Archive for January, 2018

Critical infrastructure firms face crackdown over poor cybersecurity

From: The Conversation


Interesting spin

The DCMS warned – in rather alarmist language – that “organisations risk fines of up to £17m if they do not have effective cybersecurity measures” in place. There are echoes of the EU’s General Data Protection Regulation (GDPR), by matching its €20m (£17m) maximum penalty level – though the option to charge 4% of turnover for NIS as well was dropped after consultation.

However, exorbitant penalties have been used as a scare tactic by GDPR snake oil salesmen, despite clear statements from the Information Commissioner’s Office (ICO) indicating a cautious regime. Did the DCMS mean to invite overblown headlines about the NIS directive, too?

Chinese Hacking Against Taiwan: A Blessing for the United States?

From: The Diplomat

Is the the long-time threat of APTs to Taiwan a blessing in disguise?

By Philip Hsu


Given overlapping strategic objectives, the United States remains Taiwan’s main security partner. Some U.S. Federal agencies and corporations recognize Taiwan’s unique position in China’s cyber operations. The U.S. Department of Commerce led a trade mission of 20 U.S. companies to Taiwan last June, and American firms have been actively acquiring Taiwanese cybersecurity companies. Intelligence cooperation related to cybersecurity undoubtedly already takes place between Taiwan and the United States, given the presence of the NSA, and possibly the CIA, on the island.

EU names China and Russia as top hackers

From: EUObserver



“Insiders” – personnel inside companies or government agencies who stole data – were the second biggest threat agent.

But Enisa noted that nation states were also out to steal information or to blackmail victims, using cyber-espionage, ransomware, malware, botnets, and other tricks.

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Huawei and ZTE on the Chopping Board: US May Soon Ban Gov Agencies from Using Their Products Over Security Concerns

From: wccftech


United States may soon ban the government agencies from using ZTE and Huawei products due to the companies’ alleged ties with the Chinese government. A new bill called “Defending U.S. Government Communications Act” has been introduced that is designed to bring a ban on all the phones, equipment, and services by these companies in the government agencies. The bill cites concerns that these companies could potentially share national security and corporate intellectual property data with the Chinese government.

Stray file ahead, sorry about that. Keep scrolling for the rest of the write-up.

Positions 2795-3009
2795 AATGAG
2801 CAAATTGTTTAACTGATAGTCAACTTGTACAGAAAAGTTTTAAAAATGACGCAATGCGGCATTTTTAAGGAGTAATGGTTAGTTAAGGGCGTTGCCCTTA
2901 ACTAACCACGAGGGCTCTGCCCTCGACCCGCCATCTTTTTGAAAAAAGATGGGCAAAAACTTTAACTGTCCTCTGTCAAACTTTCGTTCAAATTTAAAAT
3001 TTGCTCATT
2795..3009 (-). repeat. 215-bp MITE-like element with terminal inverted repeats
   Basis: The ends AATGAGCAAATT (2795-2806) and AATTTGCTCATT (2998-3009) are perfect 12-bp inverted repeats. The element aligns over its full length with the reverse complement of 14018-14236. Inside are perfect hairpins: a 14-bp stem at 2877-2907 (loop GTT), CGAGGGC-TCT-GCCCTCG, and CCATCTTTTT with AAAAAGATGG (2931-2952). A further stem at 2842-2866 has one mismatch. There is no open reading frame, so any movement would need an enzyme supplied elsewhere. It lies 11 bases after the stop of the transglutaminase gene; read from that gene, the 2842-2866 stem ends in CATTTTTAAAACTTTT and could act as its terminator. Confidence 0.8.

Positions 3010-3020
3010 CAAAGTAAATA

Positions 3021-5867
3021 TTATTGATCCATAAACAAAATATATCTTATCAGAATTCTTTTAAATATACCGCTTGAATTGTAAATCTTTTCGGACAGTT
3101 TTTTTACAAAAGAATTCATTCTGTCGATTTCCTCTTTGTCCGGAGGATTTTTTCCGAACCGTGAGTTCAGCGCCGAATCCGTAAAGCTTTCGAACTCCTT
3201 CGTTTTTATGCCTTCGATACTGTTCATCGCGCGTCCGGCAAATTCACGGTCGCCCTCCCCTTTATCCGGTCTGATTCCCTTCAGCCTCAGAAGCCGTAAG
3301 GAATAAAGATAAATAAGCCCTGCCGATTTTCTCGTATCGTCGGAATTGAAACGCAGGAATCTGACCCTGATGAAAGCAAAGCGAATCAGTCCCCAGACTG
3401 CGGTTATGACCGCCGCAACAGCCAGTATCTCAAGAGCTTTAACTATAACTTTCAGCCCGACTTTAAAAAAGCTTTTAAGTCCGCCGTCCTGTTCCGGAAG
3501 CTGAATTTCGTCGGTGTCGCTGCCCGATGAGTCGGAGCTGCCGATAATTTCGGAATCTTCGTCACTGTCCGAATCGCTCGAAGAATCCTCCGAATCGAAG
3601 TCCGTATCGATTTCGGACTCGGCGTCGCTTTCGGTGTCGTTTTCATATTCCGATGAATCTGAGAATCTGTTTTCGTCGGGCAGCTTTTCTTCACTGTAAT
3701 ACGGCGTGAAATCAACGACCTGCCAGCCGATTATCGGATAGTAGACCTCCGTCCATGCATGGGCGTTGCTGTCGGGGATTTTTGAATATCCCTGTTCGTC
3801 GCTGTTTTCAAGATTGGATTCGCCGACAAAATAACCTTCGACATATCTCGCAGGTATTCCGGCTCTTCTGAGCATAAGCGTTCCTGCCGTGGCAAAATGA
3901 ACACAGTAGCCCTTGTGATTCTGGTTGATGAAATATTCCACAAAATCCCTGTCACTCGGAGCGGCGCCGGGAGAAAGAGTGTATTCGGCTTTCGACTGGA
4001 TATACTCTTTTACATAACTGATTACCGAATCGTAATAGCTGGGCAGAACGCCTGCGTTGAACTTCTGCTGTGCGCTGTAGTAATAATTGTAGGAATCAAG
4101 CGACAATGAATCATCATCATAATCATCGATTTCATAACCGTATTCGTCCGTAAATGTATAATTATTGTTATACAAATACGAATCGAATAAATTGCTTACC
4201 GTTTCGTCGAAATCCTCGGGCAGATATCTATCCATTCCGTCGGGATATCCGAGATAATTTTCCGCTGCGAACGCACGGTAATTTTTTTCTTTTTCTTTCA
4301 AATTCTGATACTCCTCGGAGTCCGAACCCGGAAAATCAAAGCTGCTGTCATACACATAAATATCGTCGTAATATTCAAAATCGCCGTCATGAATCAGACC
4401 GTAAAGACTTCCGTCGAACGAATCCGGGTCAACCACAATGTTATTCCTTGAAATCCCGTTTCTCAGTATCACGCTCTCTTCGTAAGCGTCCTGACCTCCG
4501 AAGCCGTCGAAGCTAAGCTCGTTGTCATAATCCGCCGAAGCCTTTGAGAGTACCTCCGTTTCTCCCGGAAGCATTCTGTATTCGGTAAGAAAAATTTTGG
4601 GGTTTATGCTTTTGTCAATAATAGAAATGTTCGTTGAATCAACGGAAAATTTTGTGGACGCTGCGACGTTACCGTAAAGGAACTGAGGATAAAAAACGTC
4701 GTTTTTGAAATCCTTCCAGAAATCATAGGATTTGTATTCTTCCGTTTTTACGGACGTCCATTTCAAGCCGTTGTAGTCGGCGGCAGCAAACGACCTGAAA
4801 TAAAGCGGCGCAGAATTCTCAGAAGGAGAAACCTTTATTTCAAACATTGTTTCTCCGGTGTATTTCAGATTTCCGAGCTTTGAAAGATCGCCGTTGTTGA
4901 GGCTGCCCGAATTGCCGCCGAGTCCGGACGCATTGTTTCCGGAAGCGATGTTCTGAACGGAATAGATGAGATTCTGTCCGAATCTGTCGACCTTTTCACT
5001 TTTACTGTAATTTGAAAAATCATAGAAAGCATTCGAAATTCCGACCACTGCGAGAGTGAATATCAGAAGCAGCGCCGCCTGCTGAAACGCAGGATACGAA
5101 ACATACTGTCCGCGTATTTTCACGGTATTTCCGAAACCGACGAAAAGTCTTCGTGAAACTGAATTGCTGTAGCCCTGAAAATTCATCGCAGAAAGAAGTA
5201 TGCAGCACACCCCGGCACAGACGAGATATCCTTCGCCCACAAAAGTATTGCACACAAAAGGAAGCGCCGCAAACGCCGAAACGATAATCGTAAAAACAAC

Oman’s Authority for Electricity Regulation Launches Forward Work Program for 2018

From: Albawaba Business

As part of its statutory functions and duties towards the regulation and privatization of electricity and related water sectors, the Authority for Electricity Regulation (AER) held a press conference to launch its Forward Work Program for 2018. Reinforcing transparency among stakeholders and in-line with the government policies to ensure consistency of work planned for each subsequent year, the 13th edition of the program will include several priority areas aimed at enhancing the electricity sector efficiency, promoting competitiveness of the local market, and conducting initiatives for renewable energy.

Cryptocurrency may be getting quietly channeled to North Korea university: report

From: Reuters

Joyce Lee

SEOUL (Reuters) – A cybersecurity company said it has found software that appears to install code for mining cryptocurrency and sends any mined coins to a server at a North Korean university, the latest sign that North Korea may be searching for new ways to infuse its economy with cash.

The application, which was created on Dec. 24, uses host computers to mine a cryptocurrency called Monero. It then sends any coins to Kim Il Sung University in Pyongyang, said cybersecurity firm AlienVault, which examined the program.

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Serenity Now: Australian government releases small business cybersecurity guide

From: ZDNet

The Cyber Security Best Practice Guide offers ‘three quick steps to serenity’ for small business operators to understand the risks and how to prevent cyber attacks.


The Australian Small Business and Family Enterprise Ombudsman has published a Cyber Security Best Practice Guide, hoping to help small business operators in Australia prevent, or better prepare for, a cyber attack.


Another statistic highlighted by the guide [PDF] is that 87 percent of small businesses believe their business is safe from cyber attack because they use antivirus software.

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